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With a secondary frequentative suffix -er, ultimately pointing to Proto-Germanic *hankōną, an iterative to *hanhaną (“to hang”). Related to Dutch hunkeren (“to crave”), which continues the zero-grade iterative.
hanker (third-person singular simple present hankers, present participle hankering, simple past and past participle hankered)
- To crave, want or desire.
- If you hanker for chocolate, you'll like this fudge recipe.
- 1874, Thomas Hardy, Far from the Madding Crowd. […], volume II, London: Smith, Elder & Co., […], →OCLC, page 289:
- “O ’tis true enough, faith. I cannot understand Farmer Boldwood being such a fool at his time of life as to ho and hanker after thik[sic] woman in the way ’a do, and she not care a bit about en.”
- 1880, Mark Twain [pseudonym; Samuel Langhorne Clemens], A Tramp Abroad; […], Hartford, Conn.: American Publishing Company; London: Chatto & Windus, →OCLC:
- “Baked, they were tough; and even boiled, they warn’t things for a hungry man to hanker after.”
- 1889, Jerome K. Jerome, chapter 7, in Three Men in a Boat […] :
- I objected. I don’t know whether it is that I am built wrong, but I never did seem to hanker after tombstones myself.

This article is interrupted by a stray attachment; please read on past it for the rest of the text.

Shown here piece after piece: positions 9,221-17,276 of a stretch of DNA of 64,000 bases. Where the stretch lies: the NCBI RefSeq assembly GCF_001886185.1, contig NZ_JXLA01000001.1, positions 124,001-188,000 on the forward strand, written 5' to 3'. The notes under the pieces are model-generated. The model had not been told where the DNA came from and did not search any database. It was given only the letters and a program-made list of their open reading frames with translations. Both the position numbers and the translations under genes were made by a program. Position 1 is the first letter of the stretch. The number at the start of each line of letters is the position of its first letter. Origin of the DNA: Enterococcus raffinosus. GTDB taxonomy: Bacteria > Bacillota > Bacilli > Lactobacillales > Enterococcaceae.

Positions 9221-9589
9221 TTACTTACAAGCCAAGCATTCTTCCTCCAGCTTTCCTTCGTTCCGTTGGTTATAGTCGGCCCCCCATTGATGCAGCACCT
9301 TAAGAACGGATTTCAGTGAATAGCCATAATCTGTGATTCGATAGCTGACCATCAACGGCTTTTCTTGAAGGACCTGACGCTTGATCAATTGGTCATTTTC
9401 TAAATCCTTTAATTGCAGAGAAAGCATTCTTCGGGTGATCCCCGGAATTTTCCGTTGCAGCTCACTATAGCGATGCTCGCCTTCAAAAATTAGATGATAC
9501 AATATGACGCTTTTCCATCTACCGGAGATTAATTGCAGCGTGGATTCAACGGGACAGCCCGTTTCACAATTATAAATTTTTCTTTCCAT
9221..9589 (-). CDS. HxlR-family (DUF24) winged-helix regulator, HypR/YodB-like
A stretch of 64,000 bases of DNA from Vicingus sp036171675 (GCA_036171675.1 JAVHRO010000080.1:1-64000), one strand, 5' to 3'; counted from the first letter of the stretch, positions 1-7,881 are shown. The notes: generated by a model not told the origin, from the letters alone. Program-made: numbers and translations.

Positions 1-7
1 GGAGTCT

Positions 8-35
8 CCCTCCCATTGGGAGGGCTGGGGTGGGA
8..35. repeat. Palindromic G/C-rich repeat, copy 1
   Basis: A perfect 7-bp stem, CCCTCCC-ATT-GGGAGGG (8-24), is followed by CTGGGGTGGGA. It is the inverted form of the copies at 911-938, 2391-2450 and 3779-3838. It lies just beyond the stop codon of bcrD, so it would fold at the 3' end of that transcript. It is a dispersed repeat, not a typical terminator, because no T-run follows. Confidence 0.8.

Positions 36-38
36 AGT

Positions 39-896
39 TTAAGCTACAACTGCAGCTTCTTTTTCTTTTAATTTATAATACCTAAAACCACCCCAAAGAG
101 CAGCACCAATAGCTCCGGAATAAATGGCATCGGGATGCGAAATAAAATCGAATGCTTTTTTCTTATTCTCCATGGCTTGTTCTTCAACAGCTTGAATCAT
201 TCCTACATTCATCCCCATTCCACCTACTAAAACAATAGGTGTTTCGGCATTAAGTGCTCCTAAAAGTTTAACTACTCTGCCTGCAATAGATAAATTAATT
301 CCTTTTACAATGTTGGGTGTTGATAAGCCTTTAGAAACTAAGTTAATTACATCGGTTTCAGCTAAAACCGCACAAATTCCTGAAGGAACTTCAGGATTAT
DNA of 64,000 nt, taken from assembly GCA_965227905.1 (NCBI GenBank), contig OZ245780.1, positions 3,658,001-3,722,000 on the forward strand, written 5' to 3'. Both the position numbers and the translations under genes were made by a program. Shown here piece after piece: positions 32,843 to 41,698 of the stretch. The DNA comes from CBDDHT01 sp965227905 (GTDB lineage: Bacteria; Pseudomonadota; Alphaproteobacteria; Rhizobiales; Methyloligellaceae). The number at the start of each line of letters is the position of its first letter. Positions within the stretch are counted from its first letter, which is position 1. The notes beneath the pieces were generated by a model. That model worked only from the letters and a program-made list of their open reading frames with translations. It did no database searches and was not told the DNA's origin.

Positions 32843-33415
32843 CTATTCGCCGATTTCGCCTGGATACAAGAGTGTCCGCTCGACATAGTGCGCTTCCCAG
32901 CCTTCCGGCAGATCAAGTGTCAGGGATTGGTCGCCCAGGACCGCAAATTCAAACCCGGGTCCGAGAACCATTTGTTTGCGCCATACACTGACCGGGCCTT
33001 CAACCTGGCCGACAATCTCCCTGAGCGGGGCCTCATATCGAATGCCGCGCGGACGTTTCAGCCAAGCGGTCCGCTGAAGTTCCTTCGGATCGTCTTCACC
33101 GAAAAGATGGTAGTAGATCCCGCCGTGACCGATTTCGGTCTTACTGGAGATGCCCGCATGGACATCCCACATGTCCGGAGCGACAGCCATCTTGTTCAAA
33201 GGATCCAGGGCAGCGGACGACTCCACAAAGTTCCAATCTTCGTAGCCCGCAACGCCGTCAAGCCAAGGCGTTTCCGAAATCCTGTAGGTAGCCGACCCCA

- 1894, Mark Twain, chapter 1, in Tom Sawyer Abroad:
- […] it made us heroes, and that was what Tom Sawyer had always been hankering to be.
- 1915, W[illiam] Somerset Maugham, chapter LXI, in Of Human Bondage, New York, N.Y.: George H[enry] Doran Company, →OCLC:
- She bade him good-night and hurried down the road. Next day he took her in a little watch with a brooch to pin on her dress. She had been hankering for it.
- hankering (noun)
- Douglas Harper (2001–2023), “hanker”, in Online Etymology Dictionary.
- “hanker”, in Merriam-Webster Online Dictionary
hanker m or f
- indefinite plural of hank
hanker m or f
- English terms inherited from Proto-Germanic
- English terms derived from Proto-Germanic
- English 2-syllable words
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- Rhymes:English/æŋkə(ɹ)/2 syllables
- English lemmas
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